Helmed by head chef Arron Rhodes, a man who has worked at Michelin starred establishments and ones that have made the World’s 50 Best list, the venue is British furniture maestro Timothy Oulton’s first-ever restaurant.
It’s hard to miss on, you guessed it, Gough Street, what with the 1940s diving suit inside a tank of piranhas that sits by the entrance. Given Oulton’s involvement, it’s no surprise that the restaurant area is replete with vintage touches. The most fabulous is a wall completely covered in white feathers, which looks heavenly.
We’re seated in a booth and examine the menu, which is heavy on modern British cuisine with nods to chef Rhodes’ experience working in southeast Asia and Peru, and our hopes are high.
For starters, we opt for Peruvian corn and beef tartar. The sweetness of the corn is boosted by a chicha morada infusion while the citrus notes from the leche de tigre jazz up the accompanying warm avocado. Toastiness comes in the form of popped kaniwa grains. The creamy, tender tartar is presented in a crunchy, cigar-shaped pastry and the piccalilli on the side adds a sweet and sour kick. A great start.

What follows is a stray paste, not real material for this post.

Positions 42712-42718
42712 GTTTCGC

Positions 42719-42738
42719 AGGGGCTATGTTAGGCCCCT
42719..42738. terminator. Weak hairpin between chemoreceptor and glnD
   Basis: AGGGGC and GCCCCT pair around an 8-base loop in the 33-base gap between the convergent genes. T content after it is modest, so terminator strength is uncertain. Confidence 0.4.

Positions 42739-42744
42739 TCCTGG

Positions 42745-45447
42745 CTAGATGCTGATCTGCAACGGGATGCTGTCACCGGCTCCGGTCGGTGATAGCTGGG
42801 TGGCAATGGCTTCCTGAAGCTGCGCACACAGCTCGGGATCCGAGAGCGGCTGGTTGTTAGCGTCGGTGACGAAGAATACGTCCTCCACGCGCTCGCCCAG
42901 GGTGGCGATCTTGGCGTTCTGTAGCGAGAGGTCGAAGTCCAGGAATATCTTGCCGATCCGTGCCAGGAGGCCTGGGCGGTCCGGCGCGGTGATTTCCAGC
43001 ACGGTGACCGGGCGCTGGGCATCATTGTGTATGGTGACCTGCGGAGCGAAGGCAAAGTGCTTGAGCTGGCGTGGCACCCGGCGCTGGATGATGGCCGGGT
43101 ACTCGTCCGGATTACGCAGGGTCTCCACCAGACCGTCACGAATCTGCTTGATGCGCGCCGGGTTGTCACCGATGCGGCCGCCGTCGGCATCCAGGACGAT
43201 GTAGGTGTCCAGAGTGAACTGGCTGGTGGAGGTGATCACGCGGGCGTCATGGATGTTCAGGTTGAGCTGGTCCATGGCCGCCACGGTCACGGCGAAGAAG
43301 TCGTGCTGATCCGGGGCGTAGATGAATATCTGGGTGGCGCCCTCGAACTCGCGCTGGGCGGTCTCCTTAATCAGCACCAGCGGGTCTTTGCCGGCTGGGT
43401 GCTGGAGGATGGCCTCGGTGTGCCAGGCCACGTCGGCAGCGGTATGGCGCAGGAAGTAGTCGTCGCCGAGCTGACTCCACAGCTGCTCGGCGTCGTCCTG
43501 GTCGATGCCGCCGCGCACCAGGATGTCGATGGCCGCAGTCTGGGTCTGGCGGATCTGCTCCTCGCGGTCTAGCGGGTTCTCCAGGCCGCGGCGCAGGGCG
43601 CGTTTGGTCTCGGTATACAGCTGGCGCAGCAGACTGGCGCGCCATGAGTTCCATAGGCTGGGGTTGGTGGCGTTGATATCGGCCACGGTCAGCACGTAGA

For mains, we begin with the handmade gnocchi, which is perfectly al dente. The saltiness of the six-month matured comte cheese sauce cuts through the earthiness of the fresh herbs also present, as do the vinegary pickled potatoes. Next to arrive is the fish of the day: wild Scottish salmon served with Cornish mussels, a light curry and coconut emulsion and sweet dried tomato. The salmon is superbly flaky and sports a briny flavour that farmed salmon can never rival. The curry and coconut emulsion adds some Thai flair and our side of roast carrots with orange and ewe milk ricotta and gremolata is as flavoursome as it is colourful.
Things slip a little come the desserts. The chocolate fondant with Peruvian cacao, salted caramel, tonka bean and opaline tuile is rich and indulgent. It’s enjoyable but pedestrian compared to the preceding dishes. The Icelandic skyr dessert (yoghurt, basically) with macerated berries, toasted oat granola, white chocolate crumble and local honey is reasonable but doesn’t taste of white chocolate as much as it does cream.
Almost everything is stellar at Gough’s on Gough. The food is top notch, the plating gorgeous, the service warm and attentive, and the interior design is stunning. With a little tweaking of the dessert options this could be another decorated establishment for chef Rhodes to consider home.